I have gleaned most of my Hare lore from this much thumbed edition of The Leaping Hare by George Ewart Evans and David Thomson – published by Faber – which I acquired when it first came out in 1972. If you have an evening or three to spare I will happily regale you with tales of Hares gathered from far and wide and recorded in these pages.

pendants

Jewellery by Alison Ibbs

When I lived in Devon, on Dartmoor, I was fortunate to have around me many examples of a symbol known as The Tinners’ Rabbits. Chagford was a Stannary Town – a place where refined tin was assessed, coined, and sold and there was a story that the symbol was a badge of the tin miners. It depicts three Hares (not Rabbits) in a circle: each Hare has two ears, yet there are only three ears in total. A bit of a riddle, perhaps – but one which has been found all over the world, as a project carried out by Chris Chapman reveals. In Chagford’s medieval church (and in several others in Devon and elsewhere) there is a roof boss carved with the image.

There doesn’t seem to be any real evidence to connect the Tinners’ Rabbits symbol to the tin miners – however, there is a surviving superstition in Cornwall and in Ireland that if you meet a Hare while on your way to the mine (or, in some places, when you are going fishing) you turn around and go home!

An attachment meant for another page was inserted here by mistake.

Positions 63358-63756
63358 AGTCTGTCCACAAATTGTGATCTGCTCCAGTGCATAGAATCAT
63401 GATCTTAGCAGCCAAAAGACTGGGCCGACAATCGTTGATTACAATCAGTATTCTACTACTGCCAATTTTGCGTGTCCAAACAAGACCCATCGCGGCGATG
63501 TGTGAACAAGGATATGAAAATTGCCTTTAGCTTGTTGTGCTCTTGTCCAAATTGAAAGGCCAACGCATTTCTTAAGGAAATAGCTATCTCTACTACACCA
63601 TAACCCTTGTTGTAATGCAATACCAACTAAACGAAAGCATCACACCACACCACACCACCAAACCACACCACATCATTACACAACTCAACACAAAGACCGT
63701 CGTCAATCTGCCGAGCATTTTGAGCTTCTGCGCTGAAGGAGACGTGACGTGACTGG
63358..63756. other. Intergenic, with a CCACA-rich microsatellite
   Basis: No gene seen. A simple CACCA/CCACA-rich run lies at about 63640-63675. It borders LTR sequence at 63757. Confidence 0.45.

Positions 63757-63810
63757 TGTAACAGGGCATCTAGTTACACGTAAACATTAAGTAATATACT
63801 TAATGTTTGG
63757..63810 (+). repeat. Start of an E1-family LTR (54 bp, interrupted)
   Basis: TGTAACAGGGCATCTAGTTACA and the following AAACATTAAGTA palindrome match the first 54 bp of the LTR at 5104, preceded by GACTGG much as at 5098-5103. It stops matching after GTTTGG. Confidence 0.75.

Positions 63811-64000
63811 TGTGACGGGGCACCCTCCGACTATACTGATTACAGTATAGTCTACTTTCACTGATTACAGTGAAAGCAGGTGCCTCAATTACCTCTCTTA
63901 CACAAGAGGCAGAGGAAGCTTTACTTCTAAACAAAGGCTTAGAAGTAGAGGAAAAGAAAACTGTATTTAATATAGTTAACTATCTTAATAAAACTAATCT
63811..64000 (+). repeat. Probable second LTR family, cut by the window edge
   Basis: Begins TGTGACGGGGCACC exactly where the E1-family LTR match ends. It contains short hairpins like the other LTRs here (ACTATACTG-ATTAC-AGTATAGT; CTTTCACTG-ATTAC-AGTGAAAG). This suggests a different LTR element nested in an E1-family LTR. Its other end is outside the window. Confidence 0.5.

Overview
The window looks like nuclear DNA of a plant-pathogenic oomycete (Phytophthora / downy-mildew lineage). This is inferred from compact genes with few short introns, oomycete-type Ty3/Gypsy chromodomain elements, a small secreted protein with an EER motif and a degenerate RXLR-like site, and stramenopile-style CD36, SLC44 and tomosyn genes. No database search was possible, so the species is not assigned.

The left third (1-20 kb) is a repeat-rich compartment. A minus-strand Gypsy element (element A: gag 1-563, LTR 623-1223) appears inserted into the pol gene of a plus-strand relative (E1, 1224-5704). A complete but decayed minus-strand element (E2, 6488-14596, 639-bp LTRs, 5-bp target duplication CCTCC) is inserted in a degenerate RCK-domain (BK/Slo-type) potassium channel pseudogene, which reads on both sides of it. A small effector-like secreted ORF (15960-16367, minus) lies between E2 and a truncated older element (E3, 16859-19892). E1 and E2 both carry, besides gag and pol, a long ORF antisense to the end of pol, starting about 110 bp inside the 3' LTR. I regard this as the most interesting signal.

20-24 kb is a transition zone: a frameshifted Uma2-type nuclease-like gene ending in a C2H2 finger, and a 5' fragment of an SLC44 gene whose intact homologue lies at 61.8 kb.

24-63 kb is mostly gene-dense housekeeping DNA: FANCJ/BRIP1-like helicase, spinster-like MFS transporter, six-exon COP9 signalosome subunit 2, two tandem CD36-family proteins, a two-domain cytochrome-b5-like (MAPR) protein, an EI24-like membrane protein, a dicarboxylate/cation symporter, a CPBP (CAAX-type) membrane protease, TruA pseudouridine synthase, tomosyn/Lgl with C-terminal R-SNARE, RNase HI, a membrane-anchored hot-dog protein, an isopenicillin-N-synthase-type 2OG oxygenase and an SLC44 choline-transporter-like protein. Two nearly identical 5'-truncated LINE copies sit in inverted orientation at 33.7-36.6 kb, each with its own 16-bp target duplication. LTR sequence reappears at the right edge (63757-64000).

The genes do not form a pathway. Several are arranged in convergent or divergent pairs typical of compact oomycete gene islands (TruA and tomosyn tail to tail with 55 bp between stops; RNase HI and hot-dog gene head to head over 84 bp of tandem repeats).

Some of Annabel’s Hares in the exhibition (left) and (right) our own view of the Hare in the Moon seen from Nead an Iolair last week

Part of the universal folklore of Hares reminds us that it’s the Hare in the Moon we are seeing above us, not the Man in the Moon. And… I know you thought it was an Easter Bunny that brings the chocolate eggs – in fact it’s the Easter Hare! The Saxon spring festival of Ēostre celebrated a hero-Goddess who had a Hare as a companion… Well, that’s one of the many interpretations you will find of this moon-based festival.

Hare eggs and Hare ceramic by Etain Hickey

It’s not Easter now – it’s July – but you can go and see this exhibition on the Sheep’s Head for the rest of this month, and enjoy the beautiful gardens there as well. If, like me, you are a Hare fan, then don’t miss it!

Looking on